The decision to order and perform additional testing is totally based on the concept of medical necessity which can only be determined by the examining optometrist or ophthalmologist.


  • Measuring visual acuity is a method of evaluating functional vision loss
  • Corneal edema can produce a loss of visual acuity as well as loss of quality of vision
  • Mild stromal edema does not usually cause severe visual loss
  • Focal areas of stromal edema located in the corneal periphery do not usually cause severe vision loss
  • No improvement in vision could be obtained after subjective refraction

In many cases, the clinical appearance of the cornea is enough evidence to explain the decreased vision.  In these cases, a subjective refraction is unnecessary.  Pinhole testing or an automated refractor reading can help make this decision.

Specular Microscopy

Specular microscopy can both confirm the nature of the edema and quantify the degree of endothelial damage.  When compared to the non-operated eye, it can also be helpful in confirming whether the cornea was likely at risk or not (although this is likely to be known from a comprehensive preoperative evaluation).

cr43pic09   Postoperative Specular Microscopy

  • Normal endothelial cell density in both eyes
  • Normal rate of polymegethism in both eyes
  • No pleomorphism in either eye
  • Normal endothelial cell density in both eyes
  • Mild asymmetry in corneal thickness 


Corneal Topography

Computerized corneal topography is an examination technique that allows you to analyze the physical features and shape of the anterior cornea.  It combines the traditional principle of keratoscopy with the data analysis that is available from modern computers.  Important functions of corneal topography include the following:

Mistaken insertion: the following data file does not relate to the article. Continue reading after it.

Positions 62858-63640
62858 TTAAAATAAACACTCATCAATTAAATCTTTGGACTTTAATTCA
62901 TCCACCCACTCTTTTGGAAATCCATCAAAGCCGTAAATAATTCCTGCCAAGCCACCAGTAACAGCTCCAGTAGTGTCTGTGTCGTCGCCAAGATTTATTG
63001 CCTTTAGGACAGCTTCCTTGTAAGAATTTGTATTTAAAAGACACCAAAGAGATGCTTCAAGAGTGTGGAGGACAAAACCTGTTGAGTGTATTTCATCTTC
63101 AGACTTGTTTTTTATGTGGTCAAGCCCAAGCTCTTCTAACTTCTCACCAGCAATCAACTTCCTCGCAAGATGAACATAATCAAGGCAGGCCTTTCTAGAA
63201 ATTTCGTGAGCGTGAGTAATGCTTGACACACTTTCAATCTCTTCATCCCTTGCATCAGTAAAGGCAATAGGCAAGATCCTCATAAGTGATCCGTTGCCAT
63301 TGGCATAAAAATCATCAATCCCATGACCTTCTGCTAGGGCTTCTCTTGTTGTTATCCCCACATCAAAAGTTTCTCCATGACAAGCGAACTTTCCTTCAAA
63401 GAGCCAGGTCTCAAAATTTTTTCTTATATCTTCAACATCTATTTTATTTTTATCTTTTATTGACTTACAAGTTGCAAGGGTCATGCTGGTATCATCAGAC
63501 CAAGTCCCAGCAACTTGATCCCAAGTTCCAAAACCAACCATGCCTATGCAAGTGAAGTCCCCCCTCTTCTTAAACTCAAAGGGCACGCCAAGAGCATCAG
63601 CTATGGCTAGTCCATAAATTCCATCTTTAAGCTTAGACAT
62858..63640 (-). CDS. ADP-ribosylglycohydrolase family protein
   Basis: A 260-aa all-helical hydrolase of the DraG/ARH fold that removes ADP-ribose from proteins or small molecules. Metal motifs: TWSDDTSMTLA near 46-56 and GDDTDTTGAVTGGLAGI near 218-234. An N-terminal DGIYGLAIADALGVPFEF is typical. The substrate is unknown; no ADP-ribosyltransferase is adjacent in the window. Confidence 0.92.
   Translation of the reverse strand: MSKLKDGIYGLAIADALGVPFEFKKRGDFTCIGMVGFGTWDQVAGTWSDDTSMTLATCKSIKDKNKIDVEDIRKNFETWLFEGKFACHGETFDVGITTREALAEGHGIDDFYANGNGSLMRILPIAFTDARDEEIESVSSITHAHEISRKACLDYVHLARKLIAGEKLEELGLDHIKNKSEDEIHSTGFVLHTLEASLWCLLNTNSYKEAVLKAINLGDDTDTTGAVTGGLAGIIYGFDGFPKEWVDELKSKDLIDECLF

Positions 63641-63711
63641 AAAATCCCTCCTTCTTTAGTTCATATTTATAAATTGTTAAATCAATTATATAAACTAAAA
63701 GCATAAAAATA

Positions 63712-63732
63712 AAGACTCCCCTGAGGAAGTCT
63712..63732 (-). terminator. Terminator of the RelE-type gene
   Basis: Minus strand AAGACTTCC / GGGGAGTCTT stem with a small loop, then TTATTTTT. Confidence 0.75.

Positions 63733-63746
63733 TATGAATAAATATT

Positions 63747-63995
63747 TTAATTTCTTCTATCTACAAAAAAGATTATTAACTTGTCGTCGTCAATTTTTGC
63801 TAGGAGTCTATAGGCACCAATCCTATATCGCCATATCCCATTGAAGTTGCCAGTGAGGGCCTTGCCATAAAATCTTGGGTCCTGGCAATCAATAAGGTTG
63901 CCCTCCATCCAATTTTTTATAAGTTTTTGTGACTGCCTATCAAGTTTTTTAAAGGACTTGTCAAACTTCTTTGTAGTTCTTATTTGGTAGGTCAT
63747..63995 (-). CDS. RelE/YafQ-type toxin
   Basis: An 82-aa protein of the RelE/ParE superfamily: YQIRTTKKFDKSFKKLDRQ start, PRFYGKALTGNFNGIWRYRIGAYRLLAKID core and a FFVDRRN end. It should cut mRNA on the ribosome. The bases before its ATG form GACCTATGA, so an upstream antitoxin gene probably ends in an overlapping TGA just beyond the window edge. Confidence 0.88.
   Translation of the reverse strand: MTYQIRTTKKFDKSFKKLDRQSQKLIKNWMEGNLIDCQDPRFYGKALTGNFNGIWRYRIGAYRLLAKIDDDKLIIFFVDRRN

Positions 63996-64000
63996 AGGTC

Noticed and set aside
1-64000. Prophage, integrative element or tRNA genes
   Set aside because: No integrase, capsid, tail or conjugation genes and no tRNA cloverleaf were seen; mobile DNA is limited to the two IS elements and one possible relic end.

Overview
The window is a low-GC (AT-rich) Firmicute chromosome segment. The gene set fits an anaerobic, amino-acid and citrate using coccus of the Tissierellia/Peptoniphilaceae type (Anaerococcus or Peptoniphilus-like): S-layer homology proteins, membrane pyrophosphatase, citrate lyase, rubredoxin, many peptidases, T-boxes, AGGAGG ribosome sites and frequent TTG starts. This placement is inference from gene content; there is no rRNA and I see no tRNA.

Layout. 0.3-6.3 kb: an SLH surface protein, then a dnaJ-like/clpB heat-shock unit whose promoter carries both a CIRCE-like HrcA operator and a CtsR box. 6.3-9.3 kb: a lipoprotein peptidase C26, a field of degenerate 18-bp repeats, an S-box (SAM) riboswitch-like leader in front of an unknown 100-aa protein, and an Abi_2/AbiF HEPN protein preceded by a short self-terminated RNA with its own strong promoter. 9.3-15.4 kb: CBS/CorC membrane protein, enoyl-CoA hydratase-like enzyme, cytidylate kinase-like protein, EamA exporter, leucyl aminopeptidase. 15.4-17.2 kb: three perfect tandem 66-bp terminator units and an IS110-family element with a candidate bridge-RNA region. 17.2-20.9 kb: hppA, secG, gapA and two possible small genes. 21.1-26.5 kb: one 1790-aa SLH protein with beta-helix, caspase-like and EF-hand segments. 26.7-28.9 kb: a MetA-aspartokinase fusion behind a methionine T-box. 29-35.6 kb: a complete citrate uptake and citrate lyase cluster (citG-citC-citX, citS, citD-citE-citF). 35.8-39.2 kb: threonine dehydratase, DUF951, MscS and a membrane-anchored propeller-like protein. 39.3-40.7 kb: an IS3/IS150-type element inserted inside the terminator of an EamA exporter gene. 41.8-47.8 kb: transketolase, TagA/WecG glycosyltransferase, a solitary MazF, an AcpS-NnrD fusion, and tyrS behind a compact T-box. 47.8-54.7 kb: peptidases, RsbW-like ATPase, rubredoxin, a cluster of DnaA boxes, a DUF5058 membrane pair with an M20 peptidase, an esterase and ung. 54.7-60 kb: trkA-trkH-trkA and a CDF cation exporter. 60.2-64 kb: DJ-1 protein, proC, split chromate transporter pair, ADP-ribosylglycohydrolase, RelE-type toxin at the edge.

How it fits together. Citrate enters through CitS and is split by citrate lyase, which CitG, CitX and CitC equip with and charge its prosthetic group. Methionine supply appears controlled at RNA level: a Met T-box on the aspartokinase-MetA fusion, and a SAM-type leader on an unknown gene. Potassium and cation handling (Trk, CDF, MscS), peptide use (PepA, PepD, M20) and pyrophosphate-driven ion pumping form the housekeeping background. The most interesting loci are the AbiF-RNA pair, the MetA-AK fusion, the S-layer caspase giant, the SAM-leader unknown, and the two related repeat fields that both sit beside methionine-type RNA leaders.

• Earlier and more accurate diagnosis of corneal disease
  • Assist the doctor in determining the appropriate treatment plan
  • Preoperative surgical risk assessment
  • Postoperative surgical management  
cr43pic08   Postoperative Corneal Topography

  • Normal shape of the anterior corneal surface in both eyes

All of the diagnostic test results produced confirmed the clinical diagnosis of corneal edema.  Because the patient had no evidence of corneal edema prior to the surgery, the induced edema would be classified as secondary corneal edema.

The diagnosis of surgically-induced corneal edema involves medical decision-making of low complexity.  In addition to evaluating the elements of the eye in a normal postoperative evaluation, this visit required the review and analysis of a subjective refraction, a specular microscopy evaluation, and a corneal topography evaluation.

The complexity of medical decision-making is affected by the risk of significant complications and/or morbidity associated with iatrogenic corneal edema and the risks involved in any treatment options.  This patient’s condition was classified as a moderate problem where the risk of significant, irreversible vision loss without treatment was low. However, medical decision-making is complicated by the wide range of treatment options available.

Treatment Guidelines

Iatrogenic corneal edema presents with a wide range of treatment options that can range from no treatment to multiple, concurrent treatments.  If the edema is mild and not causing significant reduction in functional vision, no direct other than monitoring the condition is warranted.  Beyond no treatment, the degree of intervention is dependent on the severity of the edema and the severity of vision impairment.